Growing future leaders at our best business schools increasingly involves teaching "softer" skills, and often using personal style assessments. One of the more rigorous and long-standing low-residence courses at Harvard Business School is the nine-week Owner President Management Course (OPM), which spans three years. Roughly 120 business owners, only half of whom are usually from the US, are enrolled in this course.
Last year, one of the course professors, Dr. Linda Doyle, included The Birkman Method in her "Leadership and Organizational Effectiveness" classes for the OPM, a class that examines leadership styles through case studies. The Birkman Method is a personal style assessment that identifies a number of traits, and also how those traits manifest in an organization and morph under stress. Using the Birkman assessment, OPM participants are able to identify and analyze their own authority styles, and the strengths and problems that might develop from those styles. Harvard has decided to continue the use of the Birkman in this course and is considering including it in other MBA courses.
Yale School of Management has also introduced personal style assessments into its curriculum. All MBA candidates are now required to take an assessment to help identify leadership styles, strengths and potential problems.
Heidi Brooks, Director of the Leadership Development Program at YSOM and a lecturer in Organizational Behavior, is convinced that these assessments are avenues to self awareness and interactional intelligence that can only improve management effectiveness. Since most major corporations hire and promote at least in part on the basis of similar types of assessments, having MBA candidates familiarize themselves with the testing process and the information it provides also gives them an early advantage.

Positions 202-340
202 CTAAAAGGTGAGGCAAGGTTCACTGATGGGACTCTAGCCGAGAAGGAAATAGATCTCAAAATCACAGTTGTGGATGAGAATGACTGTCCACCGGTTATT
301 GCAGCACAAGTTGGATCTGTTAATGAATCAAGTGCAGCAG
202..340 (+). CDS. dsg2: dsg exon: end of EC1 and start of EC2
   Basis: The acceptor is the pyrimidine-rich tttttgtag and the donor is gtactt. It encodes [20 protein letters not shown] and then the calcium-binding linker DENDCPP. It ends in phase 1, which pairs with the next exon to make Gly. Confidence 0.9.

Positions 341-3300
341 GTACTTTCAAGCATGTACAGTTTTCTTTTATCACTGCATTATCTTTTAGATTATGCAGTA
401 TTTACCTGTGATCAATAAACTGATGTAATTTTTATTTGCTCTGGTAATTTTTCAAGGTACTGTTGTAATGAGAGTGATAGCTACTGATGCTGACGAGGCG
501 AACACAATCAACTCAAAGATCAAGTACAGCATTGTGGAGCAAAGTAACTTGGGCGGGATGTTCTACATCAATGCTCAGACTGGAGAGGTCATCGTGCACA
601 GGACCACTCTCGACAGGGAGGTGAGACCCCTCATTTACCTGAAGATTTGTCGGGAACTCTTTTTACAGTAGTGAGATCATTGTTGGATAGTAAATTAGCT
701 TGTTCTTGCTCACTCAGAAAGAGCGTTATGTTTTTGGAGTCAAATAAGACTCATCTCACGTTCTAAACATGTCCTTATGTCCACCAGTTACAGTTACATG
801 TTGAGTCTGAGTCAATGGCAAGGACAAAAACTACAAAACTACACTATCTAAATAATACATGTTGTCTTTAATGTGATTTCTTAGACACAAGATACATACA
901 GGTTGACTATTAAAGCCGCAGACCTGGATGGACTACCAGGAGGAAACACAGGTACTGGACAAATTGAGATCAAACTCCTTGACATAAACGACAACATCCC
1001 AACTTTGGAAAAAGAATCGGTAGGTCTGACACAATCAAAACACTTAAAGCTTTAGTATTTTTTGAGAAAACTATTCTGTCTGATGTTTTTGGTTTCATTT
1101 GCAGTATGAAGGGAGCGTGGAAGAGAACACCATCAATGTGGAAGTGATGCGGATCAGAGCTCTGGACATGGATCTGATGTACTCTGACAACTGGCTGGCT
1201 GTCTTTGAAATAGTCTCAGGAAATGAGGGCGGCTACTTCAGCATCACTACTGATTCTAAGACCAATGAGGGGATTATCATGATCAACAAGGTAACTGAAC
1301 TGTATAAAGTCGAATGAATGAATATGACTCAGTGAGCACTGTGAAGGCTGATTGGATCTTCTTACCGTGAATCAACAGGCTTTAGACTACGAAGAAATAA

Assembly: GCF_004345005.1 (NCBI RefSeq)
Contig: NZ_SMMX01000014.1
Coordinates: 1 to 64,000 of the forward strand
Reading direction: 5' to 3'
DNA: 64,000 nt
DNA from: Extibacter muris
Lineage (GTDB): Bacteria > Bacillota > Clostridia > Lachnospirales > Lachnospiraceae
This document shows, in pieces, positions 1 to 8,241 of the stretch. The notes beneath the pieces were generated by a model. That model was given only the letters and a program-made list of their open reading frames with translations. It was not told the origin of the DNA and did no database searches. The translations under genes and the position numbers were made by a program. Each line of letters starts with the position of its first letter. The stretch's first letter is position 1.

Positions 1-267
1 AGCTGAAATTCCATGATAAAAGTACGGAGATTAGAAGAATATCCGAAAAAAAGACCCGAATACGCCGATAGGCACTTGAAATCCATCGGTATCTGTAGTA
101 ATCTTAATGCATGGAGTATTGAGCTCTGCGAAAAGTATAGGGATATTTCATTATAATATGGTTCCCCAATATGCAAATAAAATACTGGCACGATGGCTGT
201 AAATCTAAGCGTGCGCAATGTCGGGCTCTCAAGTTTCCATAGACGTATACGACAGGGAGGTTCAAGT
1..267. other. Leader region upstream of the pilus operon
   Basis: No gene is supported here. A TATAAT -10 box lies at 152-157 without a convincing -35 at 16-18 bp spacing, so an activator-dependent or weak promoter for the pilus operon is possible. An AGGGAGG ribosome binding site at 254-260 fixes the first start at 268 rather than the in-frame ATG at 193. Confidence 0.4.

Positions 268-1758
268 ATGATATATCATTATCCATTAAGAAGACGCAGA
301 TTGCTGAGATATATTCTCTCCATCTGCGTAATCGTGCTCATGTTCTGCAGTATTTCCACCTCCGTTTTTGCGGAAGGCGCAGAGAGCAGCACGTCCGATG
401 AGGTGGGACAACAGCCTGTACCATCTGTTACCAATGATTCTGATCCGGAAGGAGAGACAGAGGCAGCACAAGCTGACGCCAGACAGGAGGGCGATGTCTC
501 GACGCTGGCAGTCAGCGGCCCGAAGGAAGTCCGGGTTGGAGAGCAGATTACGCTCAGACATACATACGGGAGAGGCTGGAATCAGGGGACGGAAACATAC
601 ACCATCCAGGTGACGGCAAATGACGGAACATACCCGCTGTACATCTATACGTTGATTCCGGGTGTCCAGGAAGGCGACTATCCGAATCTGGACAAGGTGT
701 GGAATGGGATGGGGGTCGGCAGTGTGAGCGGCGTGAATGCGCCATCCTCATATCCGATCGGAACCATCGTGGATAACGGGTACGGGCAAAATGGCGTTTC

Besides Harvard and Yale, Dartmouth University’s Tuck School of Business, University of Southern California’s Marshall School of Business, Massachusetts Institute of Technology’s Sloan School and Stanford’s Graduate School of Business are among the business schools that have heard from alums and companies across the country that it is the softer skills–communication, brokering compromises, managing conflict, developing relationships and leading groups–rather than strategy or financial analysis that are missing in MBA graduates. And are doing something to address those weaknesses.
Stamford’s B School revamped its leadership-training curriculum this fall, now requiring all first-year students to take personality tests, participate in teamwork and management-simulation exercises and critiques of their people skills. Professional executive coaches will watch the simulations and offer advice.
At Tuck, the leadership-development program, modeled on corporate programs, that was launched in 2004, puts all first year students in teams of five. The groups complete coursework together, help each other with assignments and then rate themselves and each other on how well they operate in a team, including how well each of them "solicits feedback and acts on it" or helps "manage conflict." Reports on their performance are used to inform the coaching sessions the students attend and to design personal development plans.
Says Warren Bennis, professor at USC’s Marshall School: "It isn’t just nice–these interpersonal skills. It’s the stuff that’s necessary to lead a complex organization."
It is only a matter of time, as they say, before law schools recognize the impact of "people skills training" and follow suit. Not only are lawyers less educated both in school and in the workplace on the importance of developing these skills and the methods of doing so, the data shows that they are as a group psychologically and behaviorally more challenged in achieving results. Which makes this sort of training–whether at law school or on the job– even more critical.